Move aside, cotton-candy haired trolls

Tales from Norway: of Vikings, Gods, Giants and Trolls tells Norse mythology like it is

Tales of Norway

Victoria Hofmo
Brooklyn, N.Y.

It is nice to have a children’s book dedicated to Norwegian mythology rooted in fact. While popular culture has adopted many Nordic creatures, they have been utterly severed from their historic origins.

For example, trolls have been transformed from stone-like grisly monsters into candy-colored cuties. Perhaps this began with the nude wishniks of the 1970s, but now they are so far removed from their beginnings that they have become disconnected from their original purpose, a way to explain the surrounding environment—in this case the mountains of Norway. It is said that if trolls come out in daylight, they will turn into rocks. Hence, an explanation for Norway’s rocky terrain. This is not reflected in the depiction of trolls in recent media, instead we have a saccharine mutation that in no way looks like a craggy mountain.

So a book using historic truth about Norwegian mythology is truly appreciated. Charmingly constructed as a story (with interactive dialogue) between a Norwegian farmor, Ann-Lise Bay Braathen, and her two granddaughters, who reside in Chicago, the reader immediately trusts the careful words uttered in Tales from Norway of Vikings, Gods, Giants and Trolls.

The book opens with a map depicting the world from Norway to North America. Instead of marking L’Anse Aux Meadows, the archaeological site where Vikings reached what is now Canada, Chicago is noted, a shout out to the place where the author’s granddaughters live.

Braathen’s conversation style allows for smooth segues, bringing the past to the present. For instance, while telling the children about King Harald Fairhair, the girls mention that Norway’s current king is also a Harald.

The book allows for the relevant interruptions that occur when we chat, especially with children. In one section, their thoughts are interrupted by lightning and a thunderclap outside the window, which triggers talk about the Viking god Thor.

Braathen makes the Viking gods relevant to children today. She compares them to the superheroes that dominate popular culture, an easy task given Marvel’s incorporation of Thor and Loki.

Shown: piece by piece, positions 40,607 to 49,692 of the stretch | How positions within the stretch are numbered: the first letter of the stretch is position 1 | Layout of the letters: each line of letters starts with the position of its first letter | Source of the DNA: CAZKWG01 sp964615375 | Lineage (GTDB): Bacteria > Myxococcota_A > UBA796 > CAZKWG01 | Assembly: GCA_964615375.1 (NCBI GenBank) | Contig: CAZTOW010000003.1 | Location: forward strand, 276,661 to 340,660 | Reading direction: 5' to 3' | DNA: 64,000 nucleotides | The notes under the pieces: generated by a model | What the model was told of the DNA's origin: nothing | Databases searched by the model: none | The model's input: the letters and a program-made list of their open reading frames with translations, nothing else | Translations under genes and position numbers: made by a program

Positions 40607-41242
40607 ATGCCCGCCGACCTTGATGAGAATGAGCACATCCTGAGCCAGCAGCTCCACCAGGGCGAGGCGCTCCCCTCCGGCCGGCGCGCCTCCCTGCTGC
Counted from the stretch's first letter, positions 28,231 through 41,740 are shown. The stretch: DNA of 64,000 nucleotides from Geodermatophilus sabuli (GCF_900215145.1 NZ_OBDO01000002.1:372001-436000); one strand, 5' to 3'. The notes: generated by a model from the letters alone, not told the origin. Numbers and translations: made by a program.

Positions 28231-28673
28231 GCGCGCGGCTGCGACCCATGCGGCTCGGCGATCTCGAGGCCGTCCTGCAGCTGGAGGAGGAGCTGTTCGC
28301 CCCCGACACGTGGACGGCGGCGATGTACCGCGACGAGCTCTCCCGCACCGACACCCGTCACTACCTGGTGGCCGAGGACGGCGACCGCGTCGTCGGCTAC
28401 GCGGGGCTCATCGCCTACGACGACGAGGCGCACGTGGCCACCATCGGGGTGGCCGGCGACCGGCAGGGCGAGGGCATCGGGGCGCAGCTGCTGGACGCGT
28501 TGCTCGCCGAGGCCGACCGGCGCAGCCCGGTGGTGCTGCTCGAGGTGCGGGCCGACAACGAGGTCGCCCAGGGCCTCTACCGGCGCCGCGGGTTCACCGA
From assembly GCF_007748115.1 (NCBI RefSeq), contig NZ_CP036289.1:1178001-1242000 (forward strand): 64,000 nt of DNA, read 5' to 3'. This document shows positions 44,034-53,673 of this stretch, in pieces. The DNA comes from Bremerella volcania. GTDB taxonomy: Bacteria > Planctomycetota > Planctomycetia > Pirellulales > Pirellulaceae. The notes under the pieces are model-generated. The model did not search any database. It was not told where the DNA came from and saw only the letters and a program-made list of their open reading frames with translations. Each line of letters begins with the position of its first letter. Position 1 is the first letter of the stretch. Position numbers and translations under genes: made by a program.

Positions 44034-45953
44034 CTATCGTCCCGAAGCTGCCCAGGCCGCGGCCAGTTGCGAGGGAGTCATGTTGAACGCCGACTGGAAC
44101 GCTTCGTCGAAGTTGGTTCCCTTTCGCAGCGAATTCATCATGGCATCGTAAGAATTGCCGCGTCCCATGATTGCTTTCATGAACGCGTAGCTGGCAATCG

There is at least one small historical inaccuracy, in response to her granddaughters’ question about why they are called Vikings. “That’s because many of the Vikings came from an area around Oslofjord in Norway called Viken.” This is one theory, but it is not definitive. But this is a minor discrepancy.

I would be remiss not to mention the book’s illustrator, Caterina Moretti. In her colorful images, she offers accurate details of Vikings: clothing, homes terrain, ships, and weaponry, including anatomically correct Viking helmets, i.e. without horns, thus enhancing the book’s veracity.

The picture of Midgardsormen (the sea serpent who lived in the ocean) attacking Viking ships with a storm that tears their sails to shreds, as well as her image of two humongous trolls, visually portrays the dangers faced by the Vikings, whether real or imagined. Her most romantic and beautiful image is her final one: two Viking ships gracefully sail up a mountainous fjord illuminated by the northern lights. It is lovely.

Braathen offers a brief but thorough synopsis of the Vikings and their mythology that is easy to consume and a wonderful addition to any library. This is the first in her planned series of three, which will only add more knowledge to our youth. In American schools, Greek and Roman mythology dominate, with a smattering of Egyptian. Shouldn’t Norse mythology also be part of our children’s education?

Recommended for children ages 7 to 12, Tales from Norway is available in print or as an ebook.

This article originally appeared in the May 3, 2019, issue of The Norwegian American. To subscribe, visit SUBSCRIBE or call us at (206) 784-4617.

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